WORDS Sam Woulidge PHOTOS Micky Hoyle PRODUCTION Sumien Brink
There is an intensity about Juditha Sakinofsky. But also a lightness. She is grounded but also appears likely to take flight. She has things to show and stories to tell. Her 55 m2 one-bedroom apartment reflects all this.
A small apartment above a coffee shop in one of the oldest buildings in De Waterkant is home to an extraordinary woman. Well travelled, knowledgeable, enthusiastic and unpretentious. A woman who is at home and has been at home anywhere in the world.
Having returned to South Africa two years ago after spending many years living and working in Toronto and New York, Juditha Sakinofsky has settled in this space. If she could ever really settle.
“This is a sanctuary or a hideout,” Juditha says. “I’d hate for it to be a place of memories. Because it’s not. It’s a place of life.”
This colourful yet tranquil slightly overcrowded art-and book-and-fabric-and-antique and-the all-manner-of-beautiful things-filled home reflects a life being lived well.
“A life full of adventure,” Juditha says. “I am terrified of heights, but I’m constantly living on the edge. Everything in this place was once packed up in a box, albeit a big box – a shipping container – and taken to Toronto and later New York. And then it all returned home, back to Cape Town. A full circle. But now that circle has become an infinity loop. Because I’m constantly coming and going.”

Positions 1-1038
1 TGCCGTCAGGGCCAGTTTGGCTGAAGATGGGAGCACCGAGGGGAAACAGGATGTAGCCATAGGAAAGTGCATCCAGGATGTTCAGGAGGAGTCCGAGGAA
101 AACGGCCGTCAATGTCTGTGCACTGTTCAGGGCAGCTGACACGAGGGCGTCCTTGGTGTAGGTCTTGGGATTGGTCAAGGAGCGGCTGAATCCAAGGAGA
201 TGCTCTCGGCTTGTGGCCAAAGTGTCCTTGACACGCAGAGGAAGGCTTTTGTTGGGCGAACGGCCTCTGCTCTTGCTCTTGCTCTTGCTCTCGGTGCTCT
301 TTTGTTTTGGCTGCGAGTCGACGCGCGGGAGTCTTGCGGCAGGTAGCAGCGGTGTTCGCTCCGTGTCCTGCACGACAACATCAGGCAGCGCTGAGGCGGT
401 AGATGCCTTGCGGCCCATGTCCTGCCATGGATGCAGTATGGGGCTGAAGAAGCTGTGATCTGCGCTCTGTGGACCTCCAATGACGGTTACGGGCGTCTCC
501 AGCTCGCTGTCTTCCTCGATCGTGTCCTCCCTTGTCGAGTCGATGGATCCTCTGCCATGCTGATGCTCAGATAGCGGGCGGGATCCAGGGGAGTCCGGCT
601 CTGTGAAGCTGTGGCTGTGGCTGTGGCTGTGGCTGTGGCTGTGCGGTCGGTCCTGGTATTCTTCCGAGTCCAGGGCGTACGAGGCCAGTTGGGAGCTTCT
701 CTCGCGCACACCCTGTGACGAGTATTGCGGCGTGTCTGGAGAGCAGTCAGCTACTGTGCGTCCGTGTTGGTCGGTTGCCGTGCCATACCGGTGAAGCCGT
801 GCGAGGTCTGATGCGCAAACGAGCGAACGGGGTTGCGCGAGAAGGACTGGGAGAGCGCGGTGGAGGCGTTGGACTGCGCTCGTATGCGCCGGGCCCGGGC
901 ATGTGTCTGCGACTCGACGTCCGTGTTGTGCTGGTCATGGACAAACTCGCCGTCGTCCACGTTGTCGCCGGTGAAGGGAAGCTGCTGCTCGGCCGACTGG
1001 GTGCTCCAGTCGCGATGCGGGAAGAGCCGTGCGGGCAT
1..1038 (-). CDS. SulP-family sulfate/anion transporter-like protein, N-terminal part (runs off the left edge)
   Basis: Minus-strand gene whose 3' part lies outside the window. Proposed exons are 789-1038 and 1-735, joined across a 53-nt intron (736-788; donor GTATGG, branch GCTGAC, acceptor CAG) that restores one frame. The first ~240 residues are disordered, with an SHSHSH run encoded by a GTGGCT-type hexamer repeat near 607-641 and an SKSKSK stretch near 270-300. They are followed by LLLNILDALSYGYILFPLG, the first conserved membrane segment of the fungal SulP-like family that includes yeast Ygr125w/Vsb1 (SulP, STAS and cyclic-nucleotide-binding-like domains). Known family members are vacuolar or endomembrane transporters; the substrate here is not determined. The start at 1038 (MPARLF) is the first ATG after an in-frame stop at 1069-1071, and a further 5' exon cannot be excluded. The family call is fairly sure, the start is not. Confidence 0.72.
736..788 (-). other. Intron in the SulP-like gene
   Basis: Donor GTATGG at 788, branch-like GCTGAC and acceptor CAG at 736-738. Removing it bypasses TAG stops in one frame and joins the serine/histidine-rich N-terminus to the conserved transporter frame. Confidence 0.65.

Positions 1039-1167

A nomad needs a place to come home to. To breathe in before heading out again. This is that space. A very personal space.
“The table, bookcases and chairs belonged to my mother, and when I was 21 they became mine. A couple of years later I took another piece, the armoire. It wasn’t about monetary value. It was about all the things inside of it that were part of our lives. My brothers’. Our extended families’. The smell is still there. I like that there is an awkwardness about one of the drawers; it gets stuck. But I know how to fix it. I’ve known how to fix it since I was a little girl. And here I am at 61 doing exactly the same thing I was doing then.”
“Some of the antiques have cracks because they have been taken across the world from one climate to a completely different climate. In North America there is indoor heating and the air is dry, so there are these cracks. But these cracks are earned. And now that this armoire is back in South Africa I see that the cracks are filling up, because the air is kinder to the furniture.”
She could be talking about more than just the furniture. Juditha’s art collection is worthy of compliments. “Art sounds so fancy,” she says. “These are just pictures on the wall. But of course they have value. They are of value to my heart. They make me happy.”
And so it is that this small space becomes a home – because it is filled with the things of the heart.